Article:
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Sunday, February 13, 2005

Substance P -- and blogging

It is 3 a.m. in Belfast, and for the third night in a row I'm wide awake in the middle of the night. In recent weeks I've been tossing and turning at about this time because of discomfort due to a pinched nerve that has been causing me quite a bit of pain during the day. But typically I have been too tired or medicated to allow that discomfort to keep me awake.

However, a few days ago I began applying a capsaicin-based cream to the area from which the pain emanated, and that seems to be the source of this new problem. Looks like I've cut Faustian deal -- the pain level is definitely down, but here I am in the middle of the night, wide awake and wondering whether the trade-off is a good one.

It is one of the more interesting benefits of access to the Web that I can make this self-diagnosis almost immediately (more on that point in a later blog). I googled "capsaicin" and discovered a great deal more about this "medication" than discussed by my prescribing physician (this is not over-the-counter stuff we're dealing with) or on the little information sheet neatly wrapped around the tube. As is widely known by anyone who watches the Food Channel (at least in the US), capsaicin is that natural ingredient that makes chiles hot. How much heat can it generate? Here is one paragraph from an informative web site (, quoting from The Chile Pepper Encyclopedia):

Pure capsaicin is so powerful that chemists who handle [it in] the crystalline powder [form] must work in a filtered "tox room" in full body protection. The suit has a closed hood to prevent inhaling the powder. Said pharmaceutical chemist Lloyd Matheson of the University of Iowa, who once inhaled some capsaicin accidentally: "It’s not toxic, but you wish you were dead if you inhale it." "One milligram of pure capsaicin placed on your hand would feel like a red-hot poker and would surely blister the skin," said capsaicin expert Marlin Bensinger.

And it seems that the medicinal qualities of capsaicin have been known for quite a while, especially its capacity to ease pain when applied to the affected area of the body. Clinical studies show that it's effective in dealing with pain associated with diabetic neuropathy, osteoarthritis, postherpetic neuralgia, psoriasis and a few other ailments. While my particular problem is not that specific, I agreed with my GP that it was worth a try in lieu of all the pain pills I've been taking for weeks. And after a few days I can say it's working: the cream, applied four times a day, has elevated my pain threshold to the point that I can function most of the day without major discomfort.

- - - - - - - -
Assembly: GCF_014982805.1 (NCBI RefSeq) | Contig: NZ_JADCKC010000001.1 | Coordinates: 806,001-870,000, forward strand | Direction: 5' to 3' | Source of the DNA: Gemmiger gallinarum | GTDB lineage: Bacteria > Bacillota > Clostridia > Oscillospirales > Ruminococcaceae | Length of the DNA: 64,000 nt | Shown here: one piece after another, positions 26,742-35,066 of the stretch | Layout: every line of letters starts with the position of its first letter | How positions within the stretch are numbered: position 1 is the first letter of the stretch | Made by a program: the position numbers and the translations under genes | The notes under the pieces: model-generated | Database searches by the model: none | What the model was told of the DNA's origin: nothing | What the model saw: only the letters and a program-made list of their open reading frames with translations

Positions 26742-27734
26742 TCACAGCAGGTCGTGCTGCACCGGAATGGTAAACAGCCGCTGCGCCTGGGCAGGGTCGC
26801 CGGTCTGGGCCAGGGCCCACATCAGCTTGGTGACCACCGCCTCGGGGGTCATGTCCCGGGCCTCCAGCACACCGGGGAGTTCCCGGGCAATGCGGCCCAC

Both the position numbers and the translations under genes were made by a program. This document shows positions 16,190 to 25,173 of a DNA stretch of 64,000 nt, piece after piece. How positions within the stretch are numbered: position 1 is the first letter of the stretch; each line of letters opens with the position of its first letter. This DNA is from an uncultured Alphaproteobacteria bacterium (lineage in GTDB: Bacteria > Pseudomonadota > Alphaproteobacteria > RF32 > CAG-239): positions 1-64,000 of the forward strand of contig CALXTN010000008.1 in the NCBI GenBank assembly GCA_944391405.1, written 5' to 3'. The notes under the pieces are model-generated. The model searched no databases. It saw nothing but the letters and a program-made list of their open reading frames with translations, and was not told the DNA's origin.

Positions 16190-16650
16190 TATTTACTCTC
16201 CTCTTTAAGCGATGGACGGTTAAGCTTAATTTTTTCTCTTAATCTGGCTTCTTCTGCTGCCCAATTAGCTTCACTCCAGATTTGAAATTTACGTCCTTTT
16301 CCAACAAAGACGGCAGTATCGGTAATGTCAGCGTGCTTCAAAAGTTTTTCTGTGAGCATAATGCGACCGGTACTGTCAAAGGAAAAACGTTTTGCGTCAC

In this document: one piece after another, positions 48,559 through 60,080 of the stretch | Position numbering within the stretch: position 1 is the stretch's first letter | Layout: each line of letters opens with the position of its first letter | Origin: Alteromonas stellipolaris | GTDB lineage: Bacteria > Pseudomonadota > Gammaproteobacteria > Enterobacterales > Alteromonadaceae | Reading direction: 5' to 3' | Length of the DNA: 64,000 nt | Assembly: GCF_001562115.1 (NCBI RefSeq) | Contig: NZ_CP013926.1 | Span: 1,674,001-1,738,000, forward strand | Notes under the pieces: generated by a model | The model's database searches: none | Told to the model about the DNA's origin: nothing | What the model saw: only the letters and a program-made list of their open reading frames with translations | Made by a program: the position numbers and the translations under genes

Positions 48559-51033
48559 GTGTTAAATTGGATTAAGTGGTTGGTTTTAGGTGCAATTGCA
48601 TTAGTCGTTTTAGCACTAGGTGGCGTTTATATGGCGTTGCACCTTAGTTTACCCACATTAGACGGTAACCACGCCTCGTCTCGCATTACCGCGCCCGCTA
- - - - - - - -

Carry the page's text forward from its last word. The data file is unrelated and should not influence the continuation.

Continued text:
But there are drawbacks.

First, it's obvious that the treatment is only working on the symptom (pain) and not the other dimensions of the problem. This particular pinched nerve episodically generates involuntary muscle "flutters" on my left side, particularly in my left arm. (This is as bizarre to witness for others who are standing nearby as it is for me to experience.) In addition, during those episodes I seem to lose strength in my left arm, a fact that is particularly annoying for a "lefty" like me. (This particular symptom gave us a bit of a scare when it first took place. My doctors were using words like "minor stroke" and such -- enough to get me into an MRI....) So while the capsaicin seems to have taken care of the pain, the episodes of muscle flutters and weakness continue.

A second drawback was a temporary one: the area where I apply the cream felt like it was on fire after the first few applications. The burning sensation doesn't occur immediately, but rather an hour or so after the application. So in the midst of some conversation with a colleague I would suddenly feel the urge to leap out of my chair and jump, back first, into a tub of ice water. Luckily for all concerned, our new offices at the Institute don't have those kind of facilities.... That effect (as predicted in the literature) only lasted a couple of days.

The third drawback is the impact the capsaicin treatment is having on my sleep. The capsaicin works by reducing the presence of something called "substance P" which is found around nerve endings and is associated with transmitting the feelings of pain to the brain. It's only speculation on my part, but it seems that the process of elevating my pain threshold by reducing substance P is wreaking havoc on my capacity to sleep through the night. Making things worse is that I'm not even feeling tired -- the effect is systemic; I am just "wide awake" rather than being kept awake by some specific discomfort. I guess I might have to learn to live with this for awhile and make good use of the time.

And so here I am, sitting in the dark at 4 a.m. in front of my computer screen typing a blog....
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